He set up a manufacturing company there in 1913. In 1914, at the outbreak of World War I, most of the staff fled to England where they were able to continue manufacturing the gun in the Birmingham Small Arms Company factory. The gun was subsequently used by the British, Belgian and Italian armies in great numbers, both as a ground weapon and as an aircraft gun. The Lewis gun became standard issue to the Australian forces in France, and each platoon had its own Lewis gunner. It was with this weapon that an Australian, Cedric Popkin, of the 24th machine-gun Company, 4th Division might have shot down the Red Baron.
19 The mortar was also first used in this war. In 1915 Sir Wilfris Stokes invented the Stokes mortar. It fired a simple cylindrical bomb. The front of the bomb carried a simple fuse based on the Mills grenade. The bomb was simply dropped down the barrel, to strike a firing pin fixed at the base; this ignited a shotgun cartridge and the explosion of the powder ejected the bomb.
The first bombs had a range of about 900 meters. Later bombs were lighter and had a much greater range. The Stokes mortar was the prototype for every mortar since designed. Stokes Mortars supported rifle battalions and Light trench mortar units. They fired up and over trenches, landing down into enemy trenches.
They could fire high explosive rounds exploding in the air or ground, and also smoke rounds. Smoke was used to both hide the American Armys position from enemy observation and fire and to cover their movements and attacks. They could also lay ‘false screens’, so that the enemy would believe an attack was coming. These could draw away German troops from the real attacks. 20 Airplanes were used to bomb, scout, and attack other airplanes. Ground weapons were used in attacking the enemy trench.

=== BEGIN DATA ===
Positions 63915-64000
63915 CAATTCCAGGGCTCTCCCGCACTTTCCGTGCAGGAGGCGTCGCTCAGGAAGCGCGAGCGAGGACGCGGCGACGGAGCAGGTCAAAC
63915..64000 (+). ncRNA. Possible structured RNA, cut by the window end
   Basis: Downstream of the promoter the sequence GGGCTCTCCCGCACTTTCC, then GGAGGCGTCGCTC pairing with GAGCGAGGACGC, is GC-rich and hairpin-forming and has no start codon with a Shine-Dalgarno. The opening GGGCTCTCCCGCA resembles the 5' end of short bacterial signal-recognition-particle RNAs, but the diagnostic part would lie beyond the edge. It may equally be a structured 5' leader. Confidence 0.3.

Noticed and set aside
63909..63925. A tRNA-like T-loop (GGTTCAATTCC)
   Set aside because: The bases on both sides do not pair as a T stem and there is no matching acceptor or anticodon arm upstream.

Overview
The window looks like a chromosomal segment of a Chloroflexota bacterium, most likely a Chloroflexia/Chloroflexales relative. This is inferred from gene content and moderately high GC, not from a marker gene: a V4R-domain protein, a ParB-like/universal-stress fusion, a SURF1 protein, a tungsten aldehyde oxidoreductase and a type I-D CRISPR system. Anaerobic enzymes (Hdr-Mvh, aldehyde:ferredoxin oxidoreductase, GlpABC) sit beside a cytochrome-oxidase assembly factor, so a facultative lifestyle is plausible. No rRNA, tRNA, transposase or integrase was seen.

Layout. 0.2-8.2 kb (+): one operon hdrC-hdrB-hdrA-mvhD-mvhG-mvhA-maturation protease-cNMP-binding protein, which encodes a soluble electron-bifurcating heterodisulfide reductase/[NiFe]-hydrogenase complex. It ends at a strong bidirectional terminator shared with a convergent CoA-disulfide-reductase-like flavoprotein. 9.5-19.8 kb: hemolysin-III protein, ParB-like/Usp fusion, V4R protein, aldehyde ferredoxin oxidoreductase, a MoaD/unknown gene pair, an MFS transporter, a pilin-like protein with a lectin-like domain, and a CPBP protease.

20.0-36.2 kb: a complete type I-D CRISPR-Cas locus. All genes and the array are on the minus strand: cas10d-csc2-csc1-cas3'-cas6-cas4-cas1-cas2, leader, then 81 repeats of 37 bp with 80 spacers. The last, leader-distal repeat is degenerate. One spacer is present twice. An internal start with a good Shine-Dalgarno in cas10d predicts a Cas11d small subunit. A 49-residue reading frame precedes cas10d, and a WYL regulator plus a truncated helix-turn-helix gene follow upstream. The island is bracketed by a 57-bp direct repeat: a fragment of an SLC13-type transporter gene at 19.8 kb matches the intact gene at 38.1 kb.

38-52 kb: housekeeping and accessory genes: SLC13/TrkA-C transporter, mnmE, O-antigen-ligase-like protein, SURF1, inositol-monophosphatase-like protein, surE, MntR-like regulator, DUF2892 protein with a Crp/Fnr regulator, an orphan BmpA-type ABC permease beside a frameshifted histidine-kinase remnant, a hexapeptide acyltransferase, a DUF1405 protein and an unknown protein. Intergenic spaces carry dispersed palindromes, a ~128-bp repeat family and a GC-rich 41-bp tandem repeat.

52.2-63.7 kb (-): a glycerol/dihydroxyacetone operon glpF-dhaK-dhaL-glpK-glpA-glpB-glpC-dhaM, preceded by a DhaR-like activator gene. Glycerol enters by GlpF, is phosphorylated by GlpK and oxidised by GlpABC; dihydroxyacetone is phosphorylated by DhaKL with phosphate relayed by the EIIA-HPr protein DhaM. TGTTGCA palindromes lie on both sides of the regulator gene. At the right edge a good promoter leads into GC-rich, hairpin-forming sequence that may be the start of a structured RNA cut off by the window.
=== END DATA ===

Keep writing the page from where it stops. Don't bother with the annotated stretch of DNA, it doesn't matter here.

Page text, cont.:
These technological advances played a huge part in World War I and, though many were primitive and inefficient they were still much more effective than previous measures. Without these advances armies would have been lost. Notes 1 Trevor Nevitt Depuy. The War in the Air, (New York, New York: Franklin Watts inc., 1976), 7. 2Ibid. 3Ibid.
4Ibid., 23. 5 R. D Layman, Naval aviation in the First World War (Annapolis, Maryland: Naval Institute Press, 1996), 53-55. 6Depuy, 24-25. 7Ibid., 12-14. 8Ibid., 16,17. 9Ibid., 25.
10Ibid. 11Ibid., 25-26. 12Ibid., 27. 13 Machine Gun. Microsoft Encarta 98 Encyclopedia. 14 Johnston, Arthur. The Weapons of World War I. http://www.iol.com.au/~conway/ww1/weapons.html. 15Ibid.
16Ibid. 17Ibid. 18 Alan Lloyd, The War in the Trenches (New York, New York: David McKay Company, Inc., 1976), 46. 48. 19Ibid., 48. 20Ibid., 53-54.
Works Cited Depuy, Trevor Nevitt. The War in the Air. New York, New York: Franklin Watts inc., 1976. Johnston, Arthur. The Weapons of World War I. http://www.iol.com.au/~conway/ww1/weapons.html. Lloyd, Alan. The War in the Trenches.
New York, New York: David McKay Company, Inc., 1976. Layman, R. D. Naval aviation in the First World War. Annapolis, Maryland: Naval Institute Press, 1996. Machine Gun. Microsoft Encarta 98 Encyclopedia.